A first preferred method of making the 5'-dithio-modified oligonucleotides of the present invention utilizes traditional phosphoramidite technology, but proceeds in the less commonly used 5'→3' direction of synthesis. The 5'-thiophosphoramidite synthon used in the automated phosphoramidite method is shown below. ##STR3##
This thiophosphoramidite synthon incorporates a 5'-bridging sulfur atom into the desired oligonucleotide product via the coupling of this monomeric unit to a growing polymer-supported oligonucleotide chain, as shown in FIG. 1. The coupling reaction can be used to generate partially modified 5'-dithioate oligonucleotides (containing both 5'-dithio-modified linkages and unmodified phosphodiester linkages), in addition to fully 5'-dithio-modifed oligonucleotides, by simply using commercially available 5'-phosphoramidites for coupling conventional nucleotide synthons to the growing oligonucleotide chain where the unmodified linkages are desired.
Ordinarily, polymer-supported synthesis of oligonucleotides is initiated through a nucleoside that has been attached to a solid support as a starting point. Most commonly, the first nucleoside is attached at the 3'-oxygen of the nucleoside, and the synthesis occurs in a 3'→5' direction using 3'-phosphoramidites. However, according to the thiophosphoramidite method of the present invention, synthesis proceeds in the less commonly used 5'→3' direction. Nonetheless, commercially available 5'-linked solid supports can be used in the initial coupling reaction. As noted above, the 5'-thiophosphoramidite synthons can be interchanged as desired with readily available 5'-phosphoramidite synthons during polymer-supported synthesis of the desired oligonucleotide end-product.
Synthesis of the 5'-thiophosphoramidite synthon used in the phosphoramidite method of the present invention is preferably accomplished according to the synthetic scheme outlined in FIG. 2. This scheme requires that a monomeric the less (acetyl)-nucleoside intermediate be obtained in the first instance. This monomeric nucleoside intermediate is preferably made according to one of two methods.
The first method is generally more preferred, because it employs a single step. In this method, a commercially available nucleoside is reacted with thiolacetic acid in a regio-selective Mitsunobu coupling reaction according to methods known in the art, whereby the 5'-hydroxyl group of the nucleoside, a primary alcohol, reacts selectively with the thiolacetic acid in the presence of the secondary 3'-hydroxyl group which does not participate in the coupling reaction. (See Mitsunobu, Org. Synthesis, 1-28 (1981); Kawai, et al. Can. J. Chem., 70, 1573-1580 (1992).) The reaction of the 2'-deoxynucleoside with thiolacetic acid takes place in the presence of triphenylphosphine and diisopropylazodicarboxylate and, at 0° C., produces moderate to good yields of the 2',5'-dideoxy-5'-S-(acetyl)-nucleoside without requiring prior protection of the secondary 3'-hydroxyl functionality, which would, of course, increase the number of synthetic steps.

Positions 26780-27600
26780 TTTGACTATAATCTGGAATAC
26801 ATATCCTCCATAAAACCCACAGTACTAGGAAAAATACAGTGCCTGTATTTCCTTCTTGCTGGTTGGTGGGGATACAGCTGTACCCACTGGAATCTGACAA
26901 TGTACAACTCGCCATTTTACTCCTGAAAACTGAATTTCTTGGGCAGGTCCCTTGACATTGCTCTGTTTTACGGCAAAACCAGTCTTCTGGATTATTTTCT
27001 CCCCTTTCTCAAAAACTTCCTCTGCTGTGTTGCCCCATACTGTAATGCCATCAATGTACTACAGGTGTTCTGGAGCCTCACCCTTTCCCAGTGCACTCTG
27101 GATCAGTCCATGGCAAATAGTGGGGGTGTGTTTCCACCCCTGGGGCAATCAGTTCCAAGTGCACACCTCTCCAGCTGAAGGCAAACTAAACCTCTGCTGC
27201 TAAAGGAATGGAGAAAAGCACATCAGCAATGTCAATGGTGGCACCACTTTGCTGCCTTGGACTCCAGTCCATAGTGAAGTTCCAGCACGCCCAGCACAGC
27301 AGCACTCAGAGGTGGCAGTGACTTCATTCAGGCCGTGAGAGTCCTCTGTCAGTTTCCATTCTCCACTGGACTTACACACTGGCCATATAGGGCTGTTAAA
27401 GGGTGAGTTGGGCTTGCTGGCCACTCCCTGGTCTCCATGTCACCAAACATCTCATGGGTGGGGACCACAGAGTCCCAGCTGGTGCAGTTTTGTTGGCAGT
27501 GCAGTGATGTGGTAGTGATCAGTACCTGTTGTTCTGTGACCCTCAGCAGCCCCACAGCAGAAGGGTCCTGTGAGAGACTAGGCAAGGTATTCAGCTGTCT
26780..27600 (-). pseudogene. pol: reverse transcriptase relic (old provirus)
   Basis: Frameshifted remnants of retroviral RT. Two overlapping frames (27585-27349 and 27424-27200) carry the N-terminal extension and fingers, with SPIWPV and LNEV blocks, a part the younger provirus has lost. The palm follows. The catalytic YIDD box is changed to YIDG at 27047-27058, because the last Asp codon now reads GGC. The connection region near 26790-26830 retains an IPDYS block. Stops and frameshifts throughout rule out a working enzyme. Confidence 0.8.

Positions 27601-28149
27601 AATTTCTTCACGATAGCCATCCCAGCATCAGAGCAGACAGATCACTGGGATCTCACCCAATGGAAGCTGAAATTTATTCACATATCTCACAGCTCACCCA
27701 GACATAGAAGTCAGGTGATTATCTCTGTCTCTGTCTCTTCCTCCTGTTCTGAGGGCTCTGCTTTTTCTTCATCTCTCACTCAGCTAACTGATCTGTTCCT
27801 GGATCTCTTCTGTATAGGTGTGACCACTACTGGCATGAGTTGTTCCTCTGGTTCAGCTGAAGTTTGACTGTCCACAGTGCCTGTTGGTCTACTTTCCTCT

Alternatively, the 2',5'-dideoxy-5'-S-(acetyl)-nucleoside can also be made according to a two-step procedure, whereby the 5'-hydroxyl group of a 2'-deoxynucleoside is first converted to the tosylate, with the intermediate tosylate subsequently being displaced by reaction with potassium thiolacetate. (See, Reist et al., J. Org. Chem. 29, 554-558 (1964)).
The 3'-alcohol of the 2',5'-dideoxy-5'-S-(acetyl)-nucleoside intermediate (which results from either of the above two methods) is then protected with 4,4'-dimethoxytrityl chloride, after which the acetyl group is removed by careful treatment with base, and the resulting 2',5'-dideoxy-5'-mercapto nucleoside is phosphitylated to yield the 5'-thiophosphoramidite synthon.
Simple modification of the cycles replacing the conventional iodine oxidation step with a sulfur oxidation reaction yields the second (i.e., non-bridging) sulfur atom in the 5'-dithioate linkage of the present invention.
The thiophosphoramidite method can be employed to synthesize 5'-dithio-modified oligonucleotides containing substitutions at other positions of the internucleotide linkage by using different phosphines in the phosphitylation step from the same 2, 5'-dideoxy-5'-S-nucleoside in combination with diverse oxidation protocols during solid phase synthesis.
A second preferred method for making the 5'-dithioate modified oligonucleotides of the present invention proceeds in the more commonly used 3'→5' direction, but reverses the polarity of the coupling reactions in conventional polymer-supported oligonucleotide synthesis in order to form the desired P--S internucleotide linkage. According to conventional phosphoramidite or H-phosphonate oligonucleotide synthesis technologies, a hydroxyl group acts as a nucleophile, with a phosphorus intermediate acting as the electrophile in the coupling reaction between the appropriate nucleotide synthon and the terminal base of a polymer-supported oligonucleotide chain. Specifically, a hydroxyl group acts as the nucleophile, while the phosphorus intermediate acts as the electrophile in either: (1) the tetrazole-catalyzed reaction in the case of phosphoramidite technology; or, (2) condensation reaction in the case of conventional H-phosphonate chemistry.